British Columbia

Red Cross swimming lessons take final lap as program set to end after 76 years

The Canadian Red Cross is winding down its swimming program by December to direct more attention to humanitarian demands such as disaster and pandemic response, opioid harm reduction and care giving for seniors.

Red Cross swim and lifeguard programming started in 1946, and will wind down by December 2022

In the '80s and '90s, the Red Cross swimming program was divided into eight levels, each represented by a different colour. Students would earn the now-iconic badge when they completed a level. The colour badge program ended in 1996 and was replaced by AquaQuest, where students continued to earn badges but with a different design. (Barbara Tredger)

It's the end of an era for Canadians who grew up taking swimming lessons and collecting multi-coloured Red Cross badges. 

The Canadian Red Cross announced early January that it is winding down its swimming program by December 2022 to direct more attention to humanitarian demands, such as disaster and pandemic response, opioid harm reduction and care giving for seniors.

The organization is encouraging its water safety training partners to transition to Lifesaving Society Canada — a charity that offers water safety education programs including lifeguard training, as well as swimming lessons for everyone from young children to adults through the Swim for Life program.

Partners in First Nations Communities, however, will continue with the Red Cross as part of the Red Cross Indigenous Peoples Framework. 

"Red Cross would not have made this move without ensuring that they were handing it over to an organization that was well positioned," Dale Miller, executive director of the Lifesaving Society's B.C. and Yukon branch, said on CBC's The Early Edition.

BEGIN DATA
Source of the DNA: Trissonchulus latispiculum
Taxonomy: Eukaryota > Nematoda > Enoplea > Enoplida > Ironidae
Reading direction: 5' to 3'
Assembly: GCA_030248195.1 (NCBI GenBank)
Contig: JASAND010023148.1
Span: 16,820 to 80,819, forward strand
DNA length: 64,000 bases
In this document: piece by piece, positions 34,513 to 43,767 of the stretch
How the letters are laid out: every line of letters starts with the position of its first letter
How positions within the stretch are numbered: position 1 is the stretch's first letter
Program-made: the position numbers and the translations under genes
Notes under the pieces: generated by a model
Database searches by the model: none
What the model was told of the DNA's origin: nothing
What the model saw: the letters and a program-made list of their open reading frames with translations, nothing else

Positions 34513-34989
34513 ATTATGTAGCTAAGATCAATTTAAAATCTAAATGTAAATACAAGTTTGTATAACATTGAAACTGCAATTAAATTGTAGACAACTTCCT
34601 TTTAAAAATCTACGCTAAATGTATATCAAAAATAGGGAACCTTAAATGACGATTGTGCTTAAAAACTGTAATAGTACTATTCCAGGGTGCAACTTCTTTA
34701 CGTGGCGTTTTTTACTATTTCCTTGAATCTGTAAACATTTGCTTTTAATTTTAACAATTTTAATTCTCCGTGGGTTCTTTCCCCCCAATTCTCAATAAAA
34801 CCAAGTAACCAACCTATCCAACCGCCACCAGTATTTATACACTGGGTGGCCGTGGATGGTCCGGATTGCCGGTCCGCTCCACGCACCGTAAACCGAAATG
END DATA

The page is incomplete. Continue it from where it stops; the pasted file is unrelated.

Generations of Canadians have grown up learning to swim through lessons provided by the Canadian Red Cross. (Aaron Favila/Associated Press)

"For people who are in the courses with Red Cross, we have a chart that's going to show exactly what level they'll fit into [with] the Lifesaving Society Swim for Life program," Miller said.

"We're going to make it a seamless transition not only for the swimmers but also for the instructors."

'It was a big deal'

Red Cross started its swimming program in 1946 in an effort to curb the 1,000 deaths from drowning recorded each year. That number has now been cut in half, while the country's population has tripled.

Since then, the organization said it has provided swim training and life-saving skills to more than 40 million Canadians.

Andrea McCallum, former president of the Vancouver Open Water Swim Association, says she wouldn't be the swimmer she is today if it wasn't for the Red Cross.

Andrea McCallum's mother, Sheila, dutifully sewed her daughter's Red Cross badges onto a sweatshirt every time Andrea completed a level while learning to swim. 'It was a big deal,' McCallum recalled. (Andrea McCallum)

"I was doing swimming lessons and then did competitive swimming at eight years old, and then became a synchronized swimmer and then a water polo player and now I'm an open water swimmer. It all started with the Red Cross," McCallum told CBC News.

She said she still remembers how exciting it was to get her Red Cross badge every time she completed a swimming level.

"My mom would sew our badges on to our little sweatshirts ... and it was a big deal," McCallum said. "It was a thing, like it was showing that you were able and capable."

Miller said he recognizes the strong connection many Canadians have to the Red Cross swimming program and acknowledged that taking it over is a "huge responsibility."

But, he said, the Lifesaving Society program will feel very familiar to those used to the Red Cross — and that, yes, they give out badges, too. 

"If people want to sew them onto their bathing suits and towels, they're most welcome to."

With files from Gurpreet Kambo